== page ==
Authorities in Nigeria last year estimated that 30 percent of its population are believed to be suffering from mental disorders.
Permanent Secretary, Federal Ministry of Health, Abdulaziz Mashi Abdullahi, stated this at the mental health action committee and stakeholders workshop in the capital, Abuja.
A 25-year-old Hauwa Ojeifo runs an organization that is using a helpline, social media, and support groups to tackle the considerable stigma surrounding mental health in Nigeria.
She holds meetings with her mental health support group in Lagos, Nigeria.
The members gather regularly to share their experiences, challenges, and general perspectives about living with mental illness in Nigeria.
Groups like this may have become a common part of the social fabric in many urban centres around the world, but in Nigeria, they are a very recent development.
“I remember having a conversation with a friend of mine in UK and she was like you know what, look for a support group like over here they are support groups for different kinds of things and it’s very very good, the impact is really good and it helps people a lot and I looked around and I didn’t find any and I am like you know what just start this really and that was just what I did,” Hauwa said.
The positive impact of the support group led to a helpline, numerous blog posts, and social media platforms in support of mental health awareness under an initiative Hauwa calls ‘She Writes woman’.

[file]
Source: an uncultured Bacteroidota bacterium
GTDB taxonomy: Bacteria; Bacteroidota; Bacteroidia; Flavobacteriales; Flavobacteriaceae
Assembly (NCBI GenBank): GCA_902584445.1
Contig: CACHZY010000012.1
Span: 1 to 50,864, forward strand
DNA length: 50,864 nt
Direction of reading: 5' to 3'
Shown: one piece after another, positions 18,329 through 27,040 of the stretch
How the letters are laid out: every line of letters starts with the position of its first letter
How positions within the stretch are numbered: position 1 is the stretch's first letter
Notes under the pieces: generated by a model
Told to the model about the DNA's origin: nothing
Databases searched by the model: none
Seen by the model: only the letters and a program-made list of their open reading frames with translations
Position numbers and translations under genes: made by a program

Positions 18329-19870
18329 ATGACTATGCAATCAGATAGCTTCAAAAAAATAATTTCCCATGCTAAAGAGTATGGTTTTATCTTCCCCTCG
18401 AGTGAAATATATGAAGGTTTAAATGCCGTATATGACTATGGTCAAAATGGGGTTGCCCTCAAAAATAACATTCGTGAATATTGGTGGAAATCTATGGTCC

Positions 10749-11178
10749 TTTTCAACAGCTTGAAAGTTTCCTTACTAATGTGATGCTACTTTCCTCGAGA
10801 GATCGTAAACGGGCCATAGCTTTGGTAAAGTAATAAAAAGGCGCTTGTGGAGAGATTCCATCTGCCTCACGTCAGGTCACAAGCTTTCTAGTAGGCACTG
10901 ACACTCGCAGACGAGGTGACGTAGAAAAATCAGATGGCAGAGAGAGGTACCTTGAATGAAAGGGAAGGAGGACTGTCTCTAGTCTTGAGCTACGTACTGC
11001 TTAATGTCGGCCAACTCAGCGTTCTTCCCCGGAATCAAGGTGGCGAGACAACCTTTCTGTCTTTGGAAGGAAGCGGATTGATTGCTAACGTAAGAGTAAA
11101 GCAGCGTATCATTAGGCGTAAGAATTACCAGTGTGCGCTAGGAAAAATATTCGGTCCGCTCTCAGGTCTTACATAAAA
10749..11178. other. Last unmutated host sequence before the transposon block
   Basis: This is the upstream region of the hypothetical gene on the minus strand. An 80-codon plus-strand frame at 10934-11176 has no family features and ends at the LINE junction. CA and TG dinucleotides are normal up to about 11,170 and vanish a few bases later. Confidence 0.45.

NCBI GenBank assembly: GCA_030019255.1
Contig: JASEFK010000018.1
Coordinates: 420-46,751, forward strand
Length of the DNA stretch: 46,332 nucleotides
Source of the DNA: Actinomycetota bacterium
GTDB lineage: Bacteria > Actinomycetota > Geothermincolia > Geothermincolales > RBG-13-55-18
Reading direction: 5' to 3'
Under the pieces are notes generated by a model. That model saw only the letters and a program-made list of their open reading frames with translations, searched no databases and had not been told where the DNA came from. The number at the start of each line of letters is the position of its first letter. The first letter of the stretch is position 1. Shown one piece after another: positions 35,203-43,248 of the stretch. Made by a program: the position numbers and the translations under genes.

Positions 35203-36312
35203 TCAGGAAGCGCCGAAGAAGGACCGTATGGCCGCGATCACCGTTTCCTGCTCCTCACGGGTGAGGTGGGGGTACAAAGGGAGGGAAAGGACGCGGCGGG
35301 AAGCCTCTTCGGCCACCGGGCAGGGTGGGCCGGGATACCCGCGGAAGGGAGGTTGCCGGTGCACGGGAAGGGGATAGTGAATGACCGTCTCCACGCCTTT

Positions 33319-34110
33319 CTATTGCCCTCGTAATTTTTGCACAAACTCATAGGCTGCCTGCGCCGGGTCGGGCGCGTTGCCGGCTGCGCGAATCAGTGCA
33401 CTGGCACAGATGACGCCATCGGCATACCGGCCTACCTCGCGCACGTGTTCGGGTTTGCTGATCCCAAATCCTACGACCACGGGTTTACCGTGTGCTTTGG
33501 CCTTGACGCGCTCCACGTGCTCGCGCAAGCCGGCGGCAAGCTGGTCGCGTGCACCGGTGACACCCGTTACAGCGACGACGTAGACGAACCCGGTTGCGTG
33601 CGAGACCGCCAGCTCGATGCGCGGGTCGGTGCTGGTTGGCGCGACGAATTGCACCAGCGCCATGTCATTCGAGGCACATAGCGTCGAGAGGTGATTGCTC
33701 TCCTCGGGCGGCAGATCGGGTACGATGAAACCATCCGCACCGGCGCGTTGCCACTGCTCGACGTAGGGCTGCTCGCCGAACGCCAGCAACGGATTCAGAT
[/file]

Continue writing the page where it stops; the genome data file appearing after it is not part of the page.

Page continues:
But Hauwa and other mental health advocates have a tough job. It is a largely taboo subject in Nigeria.
Oyinkansola Alabi is a licensed therapist who works mainly with professionals in Lagos.
“When people say mental health, what an average Nigerian will hear, whether exposed through reading or through travelling, is that someone has run mad and our media has perpetrated that narrative also. When you watch movies or listen to a song and hear ‘kolomental’ or mental it equals madness so we cannot blame anybody at that level,” Alabi said.
Nigeria’s government established a mental health policy in 1991, but Alabi estimates that it will take about two more decades to fully and positively change perceptions about mental health in Africa’s most populous country.
Hauwa says the helpline gets a minimum of 100 calls per day. She’s leveraged the success of ‘She Writes Woman’ to start a walk-in clinic called ‘Safe Place’ where people can receive treatment and information.